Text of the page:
Plenty of individual stocks are notching outsized gains this year, with S&P 500 leaders Nvidia Corp. (NASDAQ: NVDA) and Meta Platforms Inc. (NASDAQ: META) more than doubling in price. Advanced Micro Devices Inc. (NASDAQ: AMD) leaped 63.38% higher on AI optimism, while even Royal Caribbean & plc (NYSE: RCL) is powering forward with a 61% year-to-date gain.
While there have certainly been numerous strong performers, could the broader market be flashing warning signs about what’s ahead for the second half of 2023?
Will a dividend strategy play a more prominent role?
A glimpse at the NYSE Composite chart illustrates how risk assets have traded essentially sideways in the past two-and-a-half years.
The NYSE Composite offers a comprehensive view of the broad market, as it includes a wide range of assets, such as common stocks, preferred stocks, real estate investment trusts, and American depositary receipts, which are foreign stocks that are listed on the NYSE.
As a broad market indicator, the NYSE Composite tracks large-cap, mid-cap, and small-cap stocks, providing a holistic view of overall market performance.
No Progress Since Early 2021
As you can see on the attached chart, there’s been no shortage of big up-and-down moves in the NYSE in the past two-and-a-half years, but we’re essentially seeing the same closing levels that we saw in February 2021.
So what could this mean for investors?
To answer that, let’s take a deeper look at the chart. The good news is that the index is holding above a floor set with October 2022 lows. The not-so-great news, at least in the near term, is that the NYSE composite is clearly having trouble overcoming resistance near the 16000 level.
If upside momentum is deteriorating, or at least stalling (which you can also spot using the SPDR S&P 500 ETF Trust (NYSEARCA: SPY) chart or the iShares Russell 3000 ETF (NYSEARCA: IWV) chart, then income, rather than pure price appreciation, may be a sound strategy for the second half of the year.
Serious investors who look at a return beyond just chart-chasing understand the importance of dividends.
According to a research report from the Hartford Funds, “The Power of Dividends: Past, Present, and Future,” a dividend reinvestment strategy accounted for 69% of the S&P 500’s total return between 1960 and 2022.
Avoid Chasing Yield
The Hartford report also noted that “investors seeking dividend-paying investments may make the mistake of simply choosing those that offer the highest yields possible.”
Remember: A stock’s yield can increase as its price decreases; it’s important to look at price and dividend in tandem. Ideally, you want to identify companies that can sustain or even grow the shareholder payout.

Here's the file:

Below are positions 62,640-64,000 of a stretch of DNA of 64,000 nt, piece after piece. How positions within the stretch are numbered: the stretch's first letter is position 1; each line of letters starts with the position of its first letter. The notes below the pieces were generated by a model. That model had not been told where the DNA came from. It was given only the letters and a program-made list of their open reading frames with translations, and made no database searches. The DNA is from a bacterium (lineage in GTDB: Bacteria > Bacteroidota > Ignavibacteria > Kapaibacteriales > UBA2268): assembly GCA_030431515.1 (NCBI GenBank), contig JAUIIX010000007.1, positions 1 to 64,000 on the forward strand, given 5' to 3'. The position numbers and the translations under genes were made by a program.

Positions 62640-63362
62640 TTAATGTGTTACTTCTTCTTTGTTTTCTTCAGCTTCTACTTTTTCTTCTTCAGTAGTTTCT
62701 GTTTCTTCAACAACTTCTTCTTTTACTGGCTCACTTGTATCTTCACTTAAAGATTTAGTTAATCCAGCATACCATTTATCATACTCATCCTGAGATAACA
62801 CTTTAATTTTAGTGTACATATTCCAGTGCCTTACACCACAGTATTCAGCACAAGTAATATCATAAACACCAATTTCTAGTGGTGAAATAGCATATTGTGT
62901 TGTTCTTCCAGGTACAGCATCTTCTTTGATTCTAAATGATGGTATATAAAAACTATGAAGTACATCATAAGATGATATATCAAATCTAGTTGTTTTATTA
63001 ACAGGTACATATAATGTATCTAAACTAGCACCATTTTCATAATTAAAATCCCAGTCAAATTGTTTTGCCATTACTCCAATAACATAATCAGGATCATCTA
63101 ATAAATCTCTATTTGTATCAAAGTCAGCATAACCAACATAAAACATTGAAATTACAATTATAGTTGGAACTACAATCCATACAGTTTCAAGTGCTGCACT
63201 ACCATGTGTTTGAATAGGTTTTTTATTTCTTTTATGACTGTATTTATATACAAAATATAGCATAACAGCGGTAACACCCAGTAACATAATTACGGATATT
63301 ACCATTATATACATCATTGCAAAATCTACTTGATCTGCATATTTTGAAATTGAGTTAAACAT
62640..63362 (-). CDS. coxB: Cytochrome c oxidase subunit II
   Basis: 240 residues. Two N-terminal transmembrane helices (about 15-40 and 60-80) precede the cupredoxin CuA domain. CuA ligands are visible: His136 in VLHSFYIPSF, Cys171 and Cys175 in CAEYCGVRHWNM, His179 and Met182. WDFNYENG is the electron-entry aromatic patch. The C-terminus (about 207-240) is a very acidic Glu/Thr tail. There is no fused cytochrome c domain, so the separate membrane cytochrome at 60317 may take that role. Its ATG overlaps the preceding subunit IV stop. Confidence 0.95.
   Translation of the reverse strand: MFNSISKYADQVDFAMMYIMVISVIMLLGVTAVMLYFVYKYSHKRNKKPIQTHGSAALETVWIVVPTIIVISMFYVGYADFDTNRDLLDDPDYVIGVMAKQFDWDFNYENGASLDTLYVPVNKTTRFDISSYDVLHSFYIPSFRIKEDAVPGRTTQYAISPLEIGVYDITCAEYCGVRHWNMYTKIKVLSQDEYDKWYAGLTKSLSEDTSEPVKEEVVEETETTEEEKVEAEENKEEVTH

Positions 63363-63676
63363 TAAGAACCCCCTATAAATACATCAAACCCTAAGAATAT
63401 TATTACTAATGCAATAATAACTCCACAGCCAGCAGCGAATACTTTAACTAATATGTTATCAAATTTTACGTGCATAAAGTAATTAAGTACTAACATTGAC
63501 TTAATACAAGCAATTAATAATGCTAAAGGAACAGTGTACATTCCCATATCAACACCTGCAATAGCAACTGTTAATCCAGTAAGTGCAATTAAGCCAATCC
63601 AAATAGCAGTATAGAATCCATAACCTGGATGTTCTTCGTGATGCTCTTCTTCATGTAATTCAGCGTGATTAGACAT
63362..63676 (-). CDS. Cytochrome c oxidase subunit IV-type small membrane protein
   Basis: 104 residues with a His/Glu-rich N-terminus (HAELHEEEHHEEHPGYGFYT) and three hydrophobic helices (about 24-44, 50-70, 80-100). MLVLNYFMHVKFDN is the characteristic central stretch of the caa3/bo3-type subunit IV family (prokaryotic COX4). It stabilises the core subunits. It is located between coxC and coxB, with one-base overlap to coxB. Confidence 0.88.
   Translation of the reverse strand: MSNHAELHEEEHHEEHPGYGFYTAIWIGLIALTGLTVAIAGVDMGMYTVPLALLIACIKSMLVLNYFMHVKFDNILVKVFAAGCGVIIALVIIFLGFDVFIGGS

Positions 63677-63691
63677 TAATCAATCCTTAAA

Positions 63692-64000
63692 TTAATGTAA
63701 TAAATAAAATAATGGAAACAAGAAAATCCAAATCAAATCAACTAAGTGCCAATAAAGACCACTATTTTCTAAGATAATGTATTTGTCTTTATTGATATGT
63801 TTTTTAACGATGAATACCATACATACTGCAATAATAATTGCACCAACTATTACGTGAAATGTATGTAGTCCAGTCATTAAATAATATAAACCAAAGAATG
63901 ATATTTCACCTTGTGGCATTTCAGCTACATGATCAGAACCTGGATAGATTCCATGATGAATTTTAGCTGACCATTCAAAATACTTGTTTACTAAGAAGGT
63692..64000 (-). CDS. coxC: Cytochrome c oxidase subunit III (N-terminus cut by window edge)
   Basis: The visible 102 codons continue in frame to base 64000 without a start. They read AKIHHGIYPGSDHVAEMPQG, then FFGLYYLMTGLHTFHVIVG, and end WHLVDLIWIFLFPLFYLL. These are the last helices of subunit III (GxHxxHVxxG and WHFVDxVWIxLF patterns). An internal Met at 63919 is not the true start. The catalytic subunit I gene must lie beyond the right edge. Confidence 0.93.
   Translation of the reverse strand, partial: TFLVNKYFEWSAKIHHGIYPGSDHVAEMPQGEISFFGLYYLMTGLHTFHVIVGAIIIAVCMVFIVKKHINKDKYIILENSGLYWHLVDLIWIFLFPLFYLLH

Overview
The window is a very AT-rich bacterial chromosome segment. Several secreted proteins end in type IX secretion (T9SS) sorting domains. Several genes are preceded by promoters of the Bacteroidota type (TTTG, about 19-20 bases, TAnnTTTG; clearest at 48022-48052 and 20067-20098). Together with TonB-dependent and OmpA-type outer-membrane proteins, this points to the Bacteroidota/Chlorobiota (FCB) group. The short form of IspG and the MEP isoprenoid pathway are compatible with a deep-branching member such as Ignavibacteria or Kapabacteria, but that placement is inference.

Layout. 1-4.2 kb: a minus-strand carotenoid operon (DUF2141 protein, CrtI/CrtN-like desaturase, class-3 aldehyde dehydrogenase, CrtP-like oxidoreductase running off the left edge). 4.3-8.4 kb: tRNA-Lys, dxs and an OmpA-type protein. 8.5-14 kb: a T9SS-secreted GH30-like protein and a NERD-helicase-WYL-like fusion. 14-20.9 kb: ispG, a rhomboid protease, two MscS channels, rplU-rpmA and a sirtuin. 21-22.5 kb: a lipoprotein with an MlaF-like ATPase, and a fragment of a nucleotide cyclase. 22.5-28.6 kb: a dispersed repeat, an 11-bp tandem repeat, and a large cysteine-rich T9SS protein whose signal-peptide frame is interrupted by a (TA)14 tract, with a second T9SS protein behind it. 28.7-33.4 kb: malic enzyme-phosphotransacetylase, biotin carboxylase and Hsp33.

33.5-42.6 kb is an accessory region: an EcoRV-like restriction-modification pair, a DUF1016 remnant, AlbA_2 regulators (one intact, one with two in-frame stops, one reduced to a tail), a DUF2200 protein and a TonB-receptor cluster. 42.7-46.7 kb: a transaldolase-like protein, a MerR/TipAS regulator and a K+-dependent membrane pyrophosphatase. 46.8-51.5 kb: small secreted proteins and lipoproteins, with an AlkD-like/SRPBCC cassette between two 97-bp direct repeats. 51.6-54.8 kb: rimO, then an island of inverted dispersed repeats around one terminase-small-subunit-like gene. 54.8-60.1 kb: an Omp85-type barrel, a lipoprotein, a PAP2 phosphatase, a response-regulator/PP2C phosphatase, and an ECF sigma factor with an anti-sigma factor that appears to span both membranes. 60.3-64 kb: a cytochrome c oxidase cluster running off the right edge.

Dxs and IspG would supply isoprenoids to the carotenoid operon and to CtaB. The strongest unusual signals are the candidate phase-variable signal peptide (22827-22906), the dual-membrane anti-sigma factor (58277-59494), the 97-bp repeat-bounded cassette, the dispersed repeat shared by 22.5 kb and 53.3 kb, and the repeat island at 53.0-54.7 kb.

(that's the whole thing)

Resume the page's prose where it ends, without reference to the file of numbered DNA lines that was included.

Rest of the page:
You can easily find companies with that kind of track record using MarketBeat’s Dividend Kings, Dividend Achievers and Dividend Aristocrats screens. Another screen, Dividend Increases, shows you companies, exchange-traded funds and REITs that recently increased their dividend payments.
You can also check the portfolio composition of the Vanguard Dividend Appreciation ETF (NYSEARCA: VIG). This ETF seeks to track the performance of the S&P U.S. Dividend Growers Index. It’s fully invested with large-cap equity, emphasizing stocks with a record of growing dividends year over year.
Top holdings are some of the usual suspects, including Microsoft Corp. (NASDAQ: MSFT), Apple Inc. (NASDAQ: AAPL), Exxon Mobil Corp. (NYSE: XOM), UnitedHealth Group Inc. (NYSE: UNH) and Johnson & Johnson (NYSE: JNJ).
It’s not surprising that there are no “hidden gems” in that group. By their nature, longstanding dividend growers are companies that post increasing profits, year in and year out. Those won’t be young, exciting techs or biotechs that are putting profit back into fast-growth projects.
Pitfalls Of High Yield
One other note regarding dividend yield. Use caution with high-yield stocks. Sure, the idea of high yield sounds great, but that dividend may not be sustainable.
In addition, be aware that ETFs such as the iShares iBoxx $ High Yield Corporate Bond ETF (NYSEARCA: HYG) are comprised of below-investment-grade fixed income. In other words, these are high-yielding bonds of companies that have lower credit ratings because they may have trouble servicing their debt.
There can be a role in a portfolio for high-yield bonds, but it’s generally not a good idea to overload your asset mix with such risky instruments. If you want some high yield, be sure to balance that out with more steady dividend payers that are far more likely to assure you get some income, even if the market declines.